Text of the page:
By Chris J Holland, on 12 September 2014
Regulations permitting Extended Collective Licensing (ECL) are set to become law on 1st October. ECL is seen as a solution to the problem of gaining copyright permission for mass digitization projects, through which, for example, a library hopes to digitise a significant collection in order to make it more readily available via a web site. A proportion of the collection is known to be still in copyright and the process of item by item rights clearance can be prohibitively expensive and time consuming. Rights owners are sometimes unresponsive.
The ECL solution enables collecting societies (such as the Copyright Licensing Agency) to apply to the Government to run an ECL scheme which enables them to licence the use of works, the copyright in which belongs to non members of the collecting society. The collecting society must have a well established presence in licensing the relevant type of copyright material in order to qualify.
The scheme, if approved, will enable the library to pay a licence fee to cover its digitisation of a large number of works. The rights owners affected would be able to benefit from fees distributed by the collecting society (just as the members benefit currently). They would also be able to take their works out of the scheme if they objected.
The licences which can be applied for under scheme seem to be of limited duration, which is likely to be problematic for libraries investing in large scale digitisation. It remains to be seen, also, how promptly collecting societies will come forward to take advantage of the new arrangements.
By Chris J Holland, on 2 September 2014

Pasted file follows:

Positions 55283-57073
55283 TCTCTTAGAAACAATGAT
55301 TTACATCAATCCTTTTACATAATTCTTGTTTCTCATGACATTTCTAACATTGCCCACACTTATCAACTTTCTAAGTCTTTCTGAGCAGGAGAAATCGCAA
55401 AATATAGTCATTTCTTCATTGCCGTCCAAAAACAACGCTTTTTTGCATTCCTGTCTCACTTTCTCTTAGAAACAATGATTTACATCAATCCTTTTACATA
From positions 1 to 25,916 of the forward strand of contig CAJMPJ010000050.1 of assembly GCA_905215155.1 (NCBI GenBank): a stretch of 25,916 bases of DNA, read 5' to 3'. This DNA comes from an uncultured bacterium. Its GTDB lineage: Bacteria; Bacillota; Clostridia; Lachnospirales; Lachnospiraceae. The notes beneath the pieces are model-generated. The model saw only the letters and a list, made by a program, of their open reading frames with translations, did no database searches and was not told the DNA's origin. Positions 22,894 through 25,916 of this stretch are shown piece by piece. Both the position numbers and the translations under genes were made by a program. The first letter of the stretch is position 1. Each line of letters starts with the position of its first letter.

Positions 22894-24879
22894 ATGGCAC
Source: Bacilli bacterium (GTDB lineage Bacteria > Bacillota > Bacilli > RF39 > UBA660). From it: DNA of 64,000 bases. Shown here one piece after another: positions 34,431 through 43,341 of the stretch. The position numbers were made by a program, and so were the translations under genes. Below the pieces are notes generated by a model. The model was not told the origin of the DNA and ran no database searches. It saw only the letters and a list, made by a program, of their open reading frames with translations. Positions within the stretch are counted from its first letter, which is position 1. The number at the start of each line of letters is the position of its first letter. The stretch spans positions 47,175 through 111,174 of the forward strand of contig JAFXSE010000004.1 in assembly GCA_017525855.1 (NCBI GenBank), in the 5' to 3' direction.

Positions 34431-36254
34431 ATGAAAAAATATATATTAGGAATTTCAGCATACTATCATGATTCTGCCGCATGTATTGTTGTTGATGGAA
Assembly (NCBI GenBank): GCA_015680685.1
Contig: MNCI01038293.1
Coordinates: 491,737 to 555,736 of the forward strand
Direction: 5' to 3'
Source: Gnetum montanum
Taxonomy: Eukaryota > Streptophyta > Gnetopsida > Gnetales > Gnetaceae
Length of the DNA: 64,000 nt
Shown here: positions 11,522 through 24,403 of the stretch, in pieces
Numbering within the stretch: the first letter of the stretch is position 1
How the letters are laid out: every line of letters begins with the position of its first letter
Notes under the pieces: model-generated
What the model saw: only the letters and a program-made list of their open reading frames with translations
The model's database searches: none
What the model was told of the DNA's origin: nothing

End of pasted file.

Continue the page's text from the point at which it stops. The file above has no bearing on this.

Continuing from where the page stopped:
Among the changes introduced on 1st June 2014 was the Exception permitting libraries and archives to make digitised versions of published works available to the public via dedicated terminals. This has been viewed by the Intellectual Property Office as a practical means of making older, fragile material available.
In German higher education the equivalent exception seems to be given a much wider interpretation and this is being tested by a case before the Court of Justice of the European Union (C117/13).
The Technical University of Darmstadt has chosen to use the exception, which has been available in German law for some time, to justify digitising the full text of recently published text books in order to make them available on dedicated terminals.
This has been challenged by a publisher, Eugen Ulmer, using a specific work as a test case. The German Federal Court has referred a number of questions to the Court of Justice of the European Union (CJEU).
The Advocate General in his Opinion (which is preliminary and not always followed by the Court) has stated:
- The University may digitise the work in order to make it available.
- The publisher’s offer of a licence to use an e-book version makes no difference.
- The exception does not include permission for users to copy the work, although that may follow from other exceptions – probably not stretching to digital copies.
The Court’s judgment is due on 11th September and should prove very interesting as the interpretation of this exception seems so different to that assumed in the UK.